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The Toronto Maple Leafs may have won the draft lottery, but an argument can be made that the luckiest team last night was the Winnipeg Jets.

After all, Toronto had the best odds to get the top pick, but Winnipeg jumped from sixth to second in the draft order.

“I don’t know if it has sunk in yet,” Jets GM Kevin Cheveldayoff told the Winnipeg Sun. “I was doing my scrum at the end (of the show) with the media that was here, I said at one point, ‘Moving from six to two…’ and I had to catch myself and go through the mental notes in my head that it had just really happened.”

It’s likely, though not guaranteed, that the Maple Leafs will take Auston Matthews with the first overall pick. Assuming that’s the case, moving up to the second overall pick means that Winnipeg will have the option of choosing one of the two promising Finnish forwards available: Patrik Laine or Jesse Puljujarvi.

That’s potentially a big break for Winnipeg, especially after this campaign where the Jets went from making the playoffs for the first time since relocating to posting a 35-39-8 record. Through five campaigns in Winnipeg, the Jets have missed the playoffs four times.

The last time this franchise drafted this high was back when the then Atlanta Thrashers took Kari Lehtonen with the second overall pick in 2002. That was the final year in a string of four straight drafts where the Thrashers always had the first or second selection. The previous three years they took Patrik Stefan (1999), Dany Heatley (2000), and Ilya Kovalchuk (2001).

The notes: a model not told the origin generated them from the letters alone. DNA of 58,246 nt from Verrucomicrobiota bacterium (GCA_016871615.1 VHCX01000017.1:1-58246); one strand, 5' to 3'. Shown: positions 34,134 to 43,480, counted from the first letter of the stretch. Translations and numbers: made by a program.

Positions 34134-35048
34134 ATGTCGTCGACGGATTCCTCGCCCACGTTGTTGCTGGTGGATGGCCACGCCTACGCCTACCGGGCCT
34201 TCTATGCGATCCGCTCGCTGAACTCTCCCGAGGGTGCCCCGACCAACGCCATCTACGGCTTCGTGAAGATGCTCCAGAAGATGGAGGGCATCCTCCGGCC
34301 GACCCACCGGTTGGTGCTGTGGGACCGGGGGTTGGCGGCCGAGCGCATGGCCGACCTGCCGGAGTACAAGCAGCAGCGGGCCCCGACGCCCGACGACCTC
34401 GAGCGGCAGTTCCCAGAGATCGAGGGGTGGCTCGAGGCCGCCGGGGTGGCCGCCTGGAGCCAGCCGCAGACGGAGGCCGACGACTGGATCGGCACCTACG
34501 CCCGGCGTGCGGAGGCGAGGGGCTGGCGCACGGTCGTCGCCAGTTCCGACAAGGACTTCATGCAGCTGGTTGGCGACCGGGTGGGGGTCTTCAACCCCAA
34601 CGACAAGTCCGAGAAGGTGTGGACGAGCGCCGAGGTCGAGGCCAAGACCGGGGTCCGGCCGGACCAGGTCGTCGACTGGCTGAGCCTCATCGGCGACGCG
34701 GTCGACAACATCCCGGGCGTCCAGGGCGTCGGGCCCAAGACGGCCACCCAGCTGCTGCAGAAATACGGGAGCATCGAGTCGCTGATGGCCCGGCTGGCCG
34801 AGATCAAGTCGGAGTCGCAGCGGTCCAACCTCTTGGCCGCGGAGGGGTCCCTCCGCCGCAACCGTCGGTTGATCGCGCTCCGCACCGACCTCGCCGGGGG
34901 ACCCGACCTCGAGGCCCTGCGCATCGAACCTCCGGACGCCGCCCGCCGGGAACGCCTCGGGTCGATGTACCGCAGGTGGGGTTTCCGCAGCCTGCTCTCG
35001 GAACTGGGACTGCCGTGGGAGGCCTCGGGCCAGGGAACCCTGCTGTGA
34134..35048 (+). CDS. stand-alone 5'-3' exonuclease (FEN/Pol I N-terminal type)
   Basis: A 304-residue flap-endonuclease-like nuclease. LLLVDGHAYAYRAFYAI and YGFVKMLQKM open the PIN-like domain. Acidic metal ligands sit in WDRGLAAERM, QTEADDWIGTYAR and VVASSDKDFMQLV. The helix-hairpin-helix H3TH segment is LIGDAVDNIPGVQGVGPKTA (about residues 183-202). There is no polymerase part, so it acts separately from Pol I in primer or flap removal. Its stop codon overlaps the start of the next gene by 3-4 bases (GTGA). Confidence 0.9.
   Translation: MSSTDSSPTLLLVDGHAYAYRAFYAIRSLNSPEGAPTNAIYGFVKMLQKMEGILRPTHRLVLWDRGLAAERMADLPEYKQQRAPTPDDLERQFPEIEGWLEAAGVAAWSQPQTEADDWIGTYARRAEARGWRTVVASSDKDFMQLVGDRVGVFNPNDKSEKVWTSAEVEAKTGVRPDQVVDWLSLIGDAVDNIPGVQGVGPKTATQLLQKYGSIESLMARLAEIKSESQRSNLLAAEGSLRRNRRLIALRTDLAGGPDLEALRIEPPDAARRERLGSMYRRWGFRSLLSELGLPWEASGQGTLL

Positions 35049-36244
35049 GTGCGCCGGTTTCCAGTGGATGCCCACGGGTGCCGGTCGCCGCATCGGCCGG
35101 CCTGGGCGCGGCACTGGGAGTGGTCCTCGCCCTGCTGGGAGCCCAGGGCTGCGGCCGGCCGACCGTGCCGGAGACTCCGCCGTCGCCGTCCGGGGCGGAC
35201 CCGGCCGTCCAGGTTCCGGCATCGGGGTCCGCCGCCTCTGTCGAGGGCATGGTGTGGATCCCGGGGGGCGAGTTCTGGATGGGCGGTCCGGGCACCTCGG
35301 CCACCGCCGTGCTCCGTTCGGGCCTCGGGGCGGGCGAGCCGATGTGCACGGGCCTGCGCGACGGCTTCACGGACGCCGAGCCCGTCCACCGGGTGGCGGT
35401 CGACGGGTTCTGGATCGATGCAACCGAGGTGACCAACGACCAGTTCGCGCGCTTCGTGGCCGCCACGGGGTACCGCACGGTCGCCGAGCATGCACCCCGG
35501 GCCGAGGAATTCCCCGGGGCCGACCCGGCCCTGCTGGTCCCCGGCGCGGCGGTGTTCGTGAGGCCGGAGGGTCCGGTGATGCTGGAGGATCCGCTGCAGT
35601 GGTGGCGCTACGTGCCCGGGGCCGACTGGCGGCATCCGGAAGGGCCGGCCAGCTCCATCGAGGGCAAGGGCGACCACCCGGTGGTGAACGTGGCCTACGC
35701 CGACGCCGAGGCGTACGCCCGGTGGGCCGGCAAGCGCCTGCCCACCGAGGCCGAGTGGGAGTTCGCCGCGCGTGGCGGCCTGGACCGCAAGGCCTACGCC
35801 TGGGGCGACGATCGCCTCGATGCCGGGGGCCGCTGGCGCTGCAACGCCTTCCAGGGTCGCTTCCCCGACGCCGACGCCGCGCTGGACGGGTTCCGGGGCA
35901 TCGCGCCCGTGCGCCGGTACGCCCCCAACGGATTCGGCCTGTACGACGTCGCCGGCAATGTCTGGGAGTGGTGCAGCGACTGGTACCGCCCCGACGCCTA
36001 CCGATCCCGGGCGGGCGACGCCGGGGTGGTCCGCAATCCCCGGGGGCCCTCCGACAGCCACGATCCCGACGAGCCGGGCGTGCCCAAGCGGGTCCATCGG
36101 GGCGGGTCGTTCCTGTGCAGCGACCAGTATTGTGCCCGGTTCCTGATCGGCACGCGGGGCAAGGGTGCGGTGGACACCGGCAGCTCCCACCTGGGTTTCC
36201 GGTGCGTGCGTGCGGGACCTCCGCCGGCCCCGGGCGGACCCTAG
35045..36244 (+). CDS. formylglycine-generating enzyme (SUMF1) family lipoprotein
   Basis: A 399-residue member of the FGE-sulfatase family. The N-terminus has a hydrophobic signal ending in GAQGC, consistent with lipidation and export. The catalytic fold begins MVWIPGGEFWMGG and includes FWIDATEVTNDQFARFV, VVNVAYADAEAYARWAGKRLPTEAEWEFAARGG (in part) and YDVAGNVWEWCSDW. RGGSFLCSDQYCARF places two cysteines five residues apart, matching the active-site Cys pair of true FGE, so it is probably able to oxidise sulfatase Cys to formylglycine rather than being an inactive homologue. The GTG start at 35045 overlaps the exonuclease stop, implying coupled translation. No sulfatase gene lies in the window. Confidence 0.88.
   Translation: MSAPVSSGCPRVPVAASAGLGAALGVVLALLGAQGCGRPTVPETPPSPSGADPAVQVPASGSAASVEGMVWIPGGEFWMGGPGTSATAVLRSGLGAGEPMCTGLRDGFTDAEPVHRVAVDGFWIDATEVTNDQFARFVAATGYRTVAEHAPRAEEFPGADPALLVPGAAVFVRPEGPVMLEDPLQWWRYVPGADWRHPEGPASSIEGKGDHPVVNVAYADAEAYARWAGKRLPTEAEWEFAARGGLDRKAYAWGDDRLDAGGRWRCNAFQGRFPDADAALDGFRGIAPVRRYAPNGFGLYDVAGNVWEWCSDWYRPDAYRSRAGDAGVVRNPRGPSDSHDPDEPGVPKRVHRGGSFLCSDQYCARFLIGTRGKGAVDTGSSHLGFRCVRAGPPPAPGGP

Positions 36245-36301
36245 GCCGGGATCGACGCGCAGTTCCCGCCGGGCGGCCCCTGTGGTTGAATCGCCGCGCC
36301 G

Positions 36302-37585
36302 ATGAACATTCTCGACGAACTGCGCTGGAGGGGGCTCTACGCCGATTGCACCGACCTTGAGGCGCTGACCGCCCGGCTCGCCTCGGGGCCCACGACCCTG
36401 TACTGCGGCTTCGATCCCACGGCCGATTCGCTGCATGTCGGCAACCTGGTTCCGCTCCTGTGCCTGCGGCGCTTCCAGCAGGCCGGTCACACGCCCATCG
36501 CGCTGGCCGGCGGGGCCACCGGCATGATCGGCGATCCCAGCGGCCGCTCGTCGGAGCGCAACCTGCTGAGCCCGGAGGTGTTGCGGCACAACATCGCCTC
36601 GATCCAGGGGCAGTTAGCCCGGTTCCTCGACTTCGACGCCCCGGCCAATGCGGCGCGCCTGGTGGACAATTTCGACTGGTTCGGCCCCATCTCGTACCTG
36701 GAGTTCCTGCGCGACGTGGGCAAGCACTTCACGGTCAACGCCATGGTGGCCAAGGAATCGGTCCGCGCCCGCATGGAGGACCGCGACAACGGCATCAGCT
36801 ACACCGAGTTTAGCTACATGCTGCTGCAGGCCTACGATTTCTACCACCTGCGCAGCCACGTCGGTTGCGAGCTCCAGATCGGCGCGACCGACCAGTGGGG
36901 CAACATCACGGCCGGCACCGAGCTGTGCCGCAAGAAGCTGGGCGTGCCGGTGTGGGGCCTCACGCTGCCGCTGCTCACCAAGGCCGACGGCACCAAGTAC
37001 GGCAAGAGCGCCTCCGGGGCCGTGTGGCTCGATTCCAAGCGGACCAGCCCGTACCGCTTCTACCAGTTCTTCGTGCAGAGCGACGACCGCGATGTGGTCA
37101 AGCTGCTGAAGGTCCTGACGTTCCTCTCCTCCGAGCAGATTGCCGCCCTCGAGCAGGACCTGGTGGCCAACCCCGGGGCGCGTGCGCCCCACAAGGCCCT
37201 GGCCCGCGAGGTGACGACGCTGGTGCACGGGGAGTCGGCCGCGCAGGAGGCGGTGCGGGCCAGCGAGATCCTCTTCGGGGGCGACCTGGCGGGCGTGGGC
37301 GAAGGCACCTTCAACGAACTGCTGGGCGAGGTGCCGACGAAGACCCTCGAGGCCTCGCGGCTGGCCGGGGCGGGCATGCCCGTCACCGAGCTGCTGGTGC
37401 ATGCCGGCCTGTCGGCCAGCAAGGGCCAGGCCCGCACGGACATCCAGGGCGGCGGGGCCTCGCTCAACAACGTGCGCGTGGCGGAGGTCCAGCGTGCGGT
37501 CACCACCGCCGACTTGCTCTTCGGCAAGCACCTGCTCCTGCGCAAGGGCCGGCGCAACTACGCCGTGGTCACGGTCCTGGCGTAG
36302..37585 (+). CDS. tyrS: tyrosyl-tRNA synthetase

Related: Shanahan: Leafs earned No. 1 pick ‘the hard way’

Here’s your Stanley Cup playoffs schedule for today

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After the Eastern Conference Game 2s played out on Saturday, we’re getting the Western Conference set today. You can watch the action via NBC Sports Group’s television and digital platforms.

Here’s a quick overview of where specifically you can watch the contests:

St. Louis at Dallas (3:00 p.m. ET)

If you want to watch the game on television, NBC is the channel to do that. If you want to stream the game with the NBC Sports Live Extra app, click here.

Nashville at San Jose (8:00 p.m. ET)

The game will be televised on NBCSN. You can also stream the contest by clicking here.

Here’s some relevant pregame reading material:

With Eaves injured, Nichushkin will play for Stars in Game 2

Hitchcock, Blues know they need to slow down the Stars … but can they?

Sharks swarm in the third period, take down Predators in Game 1

Speed, skill help Stars score late victory to take series lead over Blues

Video: Penguins coach takes issue with late, high Orpik hit on Maatta

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The Pittsburgh Penguins have spoken out against a late, high hit that Washington Capitals defenseman Brooks Orpik threw on Olli Maatta early in the first period of an eventful Game 2 on Saturday.

Maatta left and didn’t return. He played only 31 seconds, and the Penguins were reduced to five defensemen for a large portion of the game. Orpik was given a minor penalty on the play, but the league’s Department of Player Safety may see it differently.

The hit occurred well after Maatta had gotten rid of the puck. He struggled on his way to the dressing room for further evaluation.

Based on multiple reports, Orpik wasn’t made available to the media following the game, which went to the Penguins as they earned the split on the road.

But the Penguins have taken issue with the hit.

“I thought it was a late hit,” said Penguins coach Mike Sullivan, as per CSN Mid-Atlantic. “I thought it was a target to his head. I think it’s the type of hit everyone in hockey is trying to remove from the game.”